Another major event was the visit of Prince Charles in March. Among his many engagements was officially opening the Avondale Agricultural Research Station Museum by planting a tree near the entrance.

In August the first of two international conferences in Perth on the Indian Ocean region was held as the International Conference on Indian Ocean Studies - the second was held in 1984.


Numerous other events were staged under the WAY '79 banner, from yacht races to family reunions and street parties. A twenty cent postage stamp was issued, and a range of merchandise were produced, from books to tea-towels.

Historical analysis of the celebrations has focused on its perpetuation of the "pioneer myth", which "saw progress in terms of mineral development rather than social justice or environmental amenity". In the analysis by Bolton (1989), the WAY '79 celebrations "offered a sanitised version of the past.... Nobody tried to replicate the heat, the insects, the dysentery, the alcoholism, the boredom and the discomfort which were so intimate a part of daily life in the Swan River Colony."

The subsequent anniversary event celebrated by the state of Western Australia was the 175 celebrations in 2004 during the premiership of Geoff Gallop.


Among the books released was the WAY '79 Sesquicentenary Celebrations Series, 14 volumes on a range of Western Australian topics, possibly the most ambitious publishing venture in the state's history. The Women's Committee for the 150th Anniversary Celebrations produced the volume "Reflections; Profiles of 150 Women who helped make Western Australian History". "The West Australian" contributed "Swan River Colony"—96 pages of images selected from its newspaper archives [ Edmonds, Jack (editor) (1979) "Swan River colony: life in Western Australia since the early colonial settlement, illustrated by pictures from an exhibition mounted by West Australian Newspapers Ltd. as a contribution to celebrations for the state's 150th year" Perth : West Australian Newspapers.ISBN 0909699208] The Education Department produced an "Atlas of Human Endeavour" to provide schools with an up-to-date, cartographically represented list of achievements by the state and its people. [ Jarvis, Neil (1986)"Western Australia, an atlas of human endeavour" Perth, W.A : Dept. of Lands and Surveys in association with the Education Dept. of Western Australia 2nd ed. ISBN 0730900827 Previous ed.: Perth, W.A. : Government Printer, 1979. p.46 ]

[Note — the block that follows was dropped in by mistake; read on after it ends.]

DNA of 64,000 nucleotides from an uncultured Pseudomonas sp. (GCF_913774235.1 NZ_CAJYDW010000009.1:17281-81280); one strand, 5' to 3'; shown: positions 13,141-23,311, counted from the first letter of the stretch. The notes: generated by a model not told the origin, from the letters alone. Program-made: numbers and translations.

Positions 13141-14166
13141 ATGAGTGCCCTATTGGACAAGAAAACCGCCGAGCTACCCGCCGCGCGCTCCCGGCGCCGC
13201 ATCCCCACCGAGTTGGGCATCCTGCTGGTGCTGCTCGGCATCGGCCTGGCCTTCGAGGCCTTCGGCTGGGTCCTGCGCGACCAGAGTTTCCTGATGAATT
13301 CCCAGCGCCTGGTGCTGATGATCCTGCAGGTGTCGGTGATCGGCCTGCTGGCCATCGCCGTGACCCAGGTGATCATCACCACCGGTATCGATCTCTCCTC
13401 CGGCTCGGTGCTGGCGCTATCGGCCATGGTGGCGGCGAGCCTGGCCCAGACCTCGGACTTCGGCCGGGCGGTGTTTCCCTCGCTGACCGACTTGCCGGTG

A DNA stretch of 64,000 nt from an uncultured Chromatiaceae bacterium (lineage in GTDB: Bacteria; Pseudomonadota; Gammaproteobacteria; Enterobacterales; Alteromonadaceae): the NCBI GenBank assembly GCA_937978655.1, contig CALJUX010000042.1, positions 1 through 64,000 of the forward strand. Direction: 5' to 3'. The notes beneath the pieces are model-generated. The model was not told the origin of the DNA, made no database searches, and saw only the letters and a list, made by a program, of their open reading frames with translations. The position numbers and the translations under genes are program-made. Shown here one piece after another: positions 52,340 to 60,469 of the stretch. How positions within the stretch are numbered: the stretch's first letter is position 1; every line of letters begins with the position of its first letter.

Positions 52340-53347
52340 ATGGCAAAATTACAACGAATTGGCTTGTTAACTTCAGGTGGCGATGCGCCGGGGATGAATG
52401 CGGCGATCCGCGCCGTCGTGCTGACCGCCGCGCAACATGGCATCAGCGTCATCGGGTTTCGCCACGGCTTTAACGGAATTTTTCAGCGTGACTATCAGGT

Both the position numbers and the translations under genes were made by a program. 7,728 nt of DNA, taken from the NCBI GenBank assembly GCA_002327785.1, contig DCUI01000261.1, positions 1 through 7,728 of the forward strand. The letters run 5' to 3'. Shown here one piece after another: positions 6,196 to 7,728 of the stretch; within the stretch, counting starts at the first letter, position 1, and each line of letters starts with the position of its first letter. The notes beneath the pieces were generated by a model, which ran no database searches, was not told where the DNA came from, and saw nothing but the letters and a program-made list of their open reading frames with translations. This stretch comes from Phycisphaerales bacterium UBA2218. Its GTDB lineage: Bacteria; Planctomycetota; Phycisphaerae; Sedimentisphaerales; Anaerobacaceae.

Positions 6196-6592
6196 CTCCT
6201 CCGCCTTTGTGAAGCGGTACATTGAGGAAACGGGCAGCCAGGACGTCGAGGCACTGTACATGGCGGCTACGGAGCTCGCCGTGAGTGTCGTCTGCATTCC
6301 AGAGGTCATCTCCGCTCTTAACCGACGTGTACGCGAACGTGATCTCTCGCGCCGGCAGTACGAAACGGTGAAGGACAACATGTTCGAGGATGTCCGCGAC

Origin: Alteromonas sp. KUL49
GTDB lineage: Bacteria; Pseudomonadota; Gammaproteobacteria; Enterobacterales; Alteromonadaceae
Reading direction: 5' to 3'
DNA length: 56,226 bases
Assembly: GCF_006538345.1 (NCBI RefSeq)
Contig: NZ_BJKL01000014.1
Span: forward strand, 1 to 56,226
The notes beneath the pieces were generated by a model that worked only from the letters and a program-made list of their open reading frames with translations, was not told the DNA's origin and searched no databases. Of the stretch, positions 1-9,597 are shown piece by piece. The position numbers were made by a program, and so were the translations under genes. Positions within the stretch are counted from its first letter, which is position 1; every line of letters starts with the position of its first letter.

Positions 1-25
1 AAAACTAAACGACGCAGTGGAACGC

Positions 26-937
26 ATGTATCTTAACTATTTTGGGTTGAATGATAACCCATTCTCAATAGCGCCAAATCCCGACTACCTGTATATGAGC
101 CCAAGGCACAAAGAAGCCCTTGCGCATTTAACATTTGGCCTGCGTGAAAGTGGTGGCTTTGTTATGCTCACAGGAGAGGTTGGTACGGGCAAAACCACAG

An editorial panel, all connected with the University of Western Australia released a 437-page "Who is Who" in which the candid aim was "to change as little as possible what people wrote about themselves". [Sacks M A (ed) "The WAY 79 Who is Who", Crawley Publishers, 1980, ISBN 094984800X, editor's preface.] The result was an engaging compendium of academic and political networks of the day which sadly omitted such eminent persons as Sir Paul Hasluck, Sir Norman Brearley, building magnate John Roberts and hallowed Australian Rules footballer Bill Walker.


Set into the footpath along St Georges Terrace, Perth are 150 bronze tablets commemorating notable figures in Western Australia's history.

ee also

*History of Perth, Western Australia
*History of Western Australia
*Sesquicentenary Celebrations Series


Further reading

* Gregory, Jenny (2003) "City of light: : a history of Perth since the 1950s" Perth, W.A. City of Perth, ISBN 0959463240 p.219-231, -has a description of celebrations throughout 1979 to mark the 150th anniversary of the foundation of Western Australia as a British colony.
* WAY '79 Commerce Committee "A walk through the history of Western Australia, 1829-1979 : a chronological presentation of those persons commemorated on bronze inlaid paving tiles on St. George's Terrace, Perth" (found in Battye Library)